Ken Martin has an extensive library of Dodgers books and memorabilia, including a ball cap from when the team was based in Brooklyn, New York. Andree Kehn/Sun Journal Buy this Photo

Whenever the Los Angeles Dodgers played the Montreal Expos or New York Mets, Ken Martin tried to attend as many games as he could to watch a team that was once affectionately referred to as “Dem Bums” in Brooklyn, N.Y.

Ken Martin, a lifelong Dodgers fan, poses at his home in Auburn on Saturday with a pumpkin carved by his daughter , sporting the Los Angeles Dodgers logo. Andree Kehn/Sun Journal Buy this Photo

Martin, 72, went the distance on hot summer days to take in Expos-Dodgers games or make a two-for-one visit with his daughter, Anne Martin Sherman and her children, in Manhattan — and, of course, catch a Mets-Dodgers series.

“I was heartbroken when the Expos moved to Washington (D.C.),” he said. I haven’t been to Montreal since. When the Expos were playing the Dodgers in the middle of the summer, I would drive up and watch a three- or four-game series.”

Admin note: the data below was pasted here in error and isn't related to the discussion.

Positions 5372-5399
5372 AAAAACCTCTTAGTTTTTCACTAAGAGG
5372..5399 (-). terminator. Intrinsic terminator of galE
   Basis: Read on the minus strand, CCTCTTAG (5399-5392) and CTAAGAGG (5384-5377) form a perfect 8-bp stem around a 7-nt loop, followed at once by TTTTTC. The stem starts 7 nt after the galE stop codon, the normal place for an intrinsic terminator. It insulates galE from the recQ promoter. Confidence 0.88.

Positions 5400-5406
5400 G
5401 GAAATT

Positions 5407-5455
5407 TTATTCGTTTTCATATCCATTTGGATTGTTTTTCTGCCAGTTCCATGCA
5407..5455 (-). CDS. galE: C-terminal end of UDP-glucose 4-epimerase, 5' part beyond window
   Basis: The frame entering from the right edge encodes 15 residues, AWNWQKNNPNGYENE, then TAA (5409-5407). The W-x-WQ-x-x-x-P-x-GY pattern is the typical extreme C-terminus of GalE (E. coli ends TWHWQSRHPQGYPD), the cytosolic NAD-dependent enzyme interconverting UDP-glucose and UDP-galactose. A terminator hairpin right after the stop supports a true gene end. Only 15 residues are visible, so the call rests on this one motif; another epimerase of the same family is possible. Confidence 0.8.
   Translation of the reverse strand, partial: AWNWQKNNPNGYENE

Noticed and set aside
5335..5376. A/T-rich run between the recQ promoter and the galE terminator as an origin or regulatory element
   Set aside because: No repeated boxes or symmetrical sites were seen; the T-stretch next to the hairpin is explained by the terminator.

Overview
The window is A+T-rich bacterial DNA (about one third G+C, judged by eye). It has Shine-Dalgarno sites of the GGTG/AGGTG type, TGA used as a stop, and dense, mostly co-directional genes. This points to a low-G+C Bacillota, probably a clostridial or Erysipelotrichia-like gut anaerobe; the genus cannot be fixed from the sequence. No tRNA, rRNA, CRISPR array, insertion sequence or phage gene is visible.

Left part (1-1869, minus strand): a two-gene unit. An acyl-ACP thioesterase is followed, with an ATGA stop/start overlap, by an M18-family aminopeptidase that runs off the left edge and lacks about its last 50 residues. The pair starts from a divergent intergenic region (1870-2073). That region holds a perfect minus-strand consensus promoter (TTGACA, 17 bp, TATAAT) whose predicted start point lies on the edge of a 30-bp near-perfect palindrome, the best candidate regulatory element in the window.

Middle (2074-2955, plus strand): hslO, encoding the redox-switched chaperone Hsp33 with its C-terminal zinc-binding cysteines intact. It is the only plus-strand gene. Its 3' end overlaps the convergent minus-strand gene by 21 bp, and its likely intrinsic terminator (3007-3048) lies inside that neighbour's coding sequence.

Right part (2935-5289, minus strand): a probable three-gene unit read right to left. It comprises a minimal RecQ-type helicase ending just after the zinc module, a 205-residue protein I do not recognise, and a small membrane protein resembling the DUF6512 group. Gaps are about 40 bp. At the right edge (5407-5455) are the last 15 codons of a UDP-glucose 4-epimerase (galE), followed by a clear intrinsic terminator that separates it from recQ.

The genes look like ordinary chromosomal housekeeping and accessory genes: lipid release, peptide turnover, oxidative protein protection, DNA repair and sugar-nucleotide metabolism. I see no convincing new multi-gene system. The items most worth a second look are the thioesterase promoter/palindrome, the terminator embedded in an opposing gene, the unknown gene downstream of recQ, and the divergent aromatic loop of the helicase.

“He used to drive to Montreal to see them play because the Expos were the closest National League team, and once he even got stopped at the border because the customs agent found it hard to believe that anyone was driving to Montreal for a baseball game,” Martin Sherman said. “Luckily the Dodgers come to town (in NYC). Luckily, I am living in a town with a National League team — if I didn’t, I would probably never see him.”

It is safe to say Ken, an Auburn resident and retired schoolteacher, is a devoted follower of the Dodgers and America’s pastime and will be keeping a close eye on the World Series. He wasn’t overjoyed when the Expos left Montreal to become the Washington Nationals in 2004, but the Mets are still slugging it out in New York City.

His knowledge of baseball is comprehensive and he has a his own library to prove it. 

Sure, he keeps his eye on the Red Sox when they are doing well and still follows the Celtics, but the Dodgers and the game itself make him tick.

All it took for Martin to become a lifelong Dodgers fan was a visit from a dear aunt from Brooklyn, N.Y.